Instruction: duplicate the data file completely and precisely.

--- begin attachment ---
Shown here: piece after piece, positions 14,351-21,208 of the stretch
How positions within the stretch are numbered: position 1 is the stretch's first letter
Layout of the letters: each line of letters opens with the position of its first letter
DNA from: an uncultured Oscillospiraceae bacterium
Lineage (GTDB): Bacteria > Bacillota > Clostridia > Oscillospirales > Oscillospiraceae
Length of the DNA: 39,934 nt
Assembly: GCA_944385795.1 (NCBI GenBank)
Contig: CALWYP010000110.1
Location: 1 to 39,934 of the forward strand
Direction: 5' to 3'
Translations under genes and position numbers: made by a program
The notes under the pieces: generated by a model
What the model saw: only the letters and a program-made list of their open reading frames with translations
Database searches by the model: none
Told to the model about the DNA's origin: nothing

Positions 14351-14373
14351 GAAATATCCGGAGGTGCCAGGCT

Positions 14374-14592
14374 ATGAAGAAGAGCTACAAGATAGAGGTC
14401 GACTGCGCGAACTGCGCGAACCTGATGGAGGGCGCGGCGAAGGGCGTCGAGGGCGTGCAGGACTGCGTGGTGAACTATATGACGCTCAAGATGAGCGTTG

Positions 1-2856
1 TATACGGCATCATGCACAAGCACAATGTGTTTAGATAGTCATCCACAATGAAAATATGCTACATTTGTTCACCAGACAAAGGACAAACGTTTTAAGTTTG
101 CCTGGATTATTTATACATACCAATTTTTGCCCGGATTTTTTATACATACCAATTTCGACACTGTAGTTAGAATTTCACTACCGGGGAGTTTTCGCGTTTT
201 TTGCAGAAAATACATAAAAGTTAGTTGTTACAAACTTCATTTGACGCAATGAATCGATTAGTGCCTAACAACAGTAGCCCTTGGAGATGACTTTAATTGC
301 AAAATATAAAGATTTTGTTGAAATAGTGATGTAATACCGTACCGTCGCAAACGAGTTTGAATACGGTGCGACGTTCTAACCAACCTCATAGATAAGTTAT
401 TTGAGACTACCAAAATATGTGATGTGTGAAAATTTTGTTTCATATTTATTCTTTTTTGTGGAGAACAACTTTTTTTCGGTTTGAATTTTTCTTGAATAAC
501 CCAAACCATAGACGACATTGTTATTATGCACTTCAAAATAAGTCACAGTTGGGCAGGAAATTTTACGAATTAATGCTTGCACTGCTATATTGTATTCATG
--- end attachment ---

Shown here: piece after piece, positions 14,351-21,208 of the stretch
How positions within the stretch are numbered: position 1 is the stretch's first letter
Layout of the letters: each line of letters opens with the position of its first letter
DNA from: an uncultured Oscillospiraceae bacterium
Lineage (GTDB): Bacteria > Bacillota > Clostridia > Oscillospirales > Oscillospiraceae
Length of the DNA: 39,934 nt
Assembly: GCA_944385795.1 (NCBI GenBank)
Contig: CALWYP010000110.1
Location: 1 to 39,934 of the forward strand
Direction: 5' to 3'
Translations under genes and position numbers: made by a program
The notes under the pieces: generated by a model
What the model saw: only the letters and a program-made list of their open reading frames with translations
Database searches by the model: none
Told to the model about the DNA's origin: nothing

Positions 14351-14373
14351 GAAATATCCGGAGGTGCCAGGCT

Positions 14374-14592
14374 ATGAAGAAGAGCTACAAGATAGAGGTC
14401 GACTGCGCGAACTGCGCGAACCTGATGGAGGGCGCGGCGAAGGGCGTCGAGGGCGTGCAGGACTGCGTGGTGAACTATATGACGCTCAAGATGAGCGTTG

Positions 1-2856
1 TATACGGCATCATGCACAAGCACAATGTGTTTAGATAGTCATCCACAATGAAAATATGCTACATTTGTTCACCAGACAAAGGACAAACGTTTTAAGTTTG
101 CCTGGATTATTTATACATACCAATTTTTGCCCGGATTTTTTATACATACCAATTTCGACACTGTAGTTAGAATTTCACTACCGGGGAGTTTTCGCGTTTT
201 TTGCAGAAAATACATAAAAGTTAGTTGTTACAAACTTCATTTGACGCAATGAATCGATTAGTGCCTAACAACAGTAGCCCTTGGAGATGACTTTAATTGC
301 AAAATATAAAGATTTTGTTGAAATAGTGATGTAATACCGTACCGTCGCAAACGAGTTTGAATACGGTGCGACGTTCTAACCAACCTCATAGATAAGTTAT
401 TTGAGACTACCAAAATATGTGATGTGTGAAAATTTTGTTTCATATTTATTCTTTTTTGTGGAGAACAACTTTTTTTCGGTTTGAATTTTTCTTGAATAAC
501 CCAAACCATAGACGACATTGTTATTATGCACTTCAAAATAAGTCACAGTTGGGCAGGAAATTTTACGAATTAATGCTTGCACTGCTATATTGTATTCATG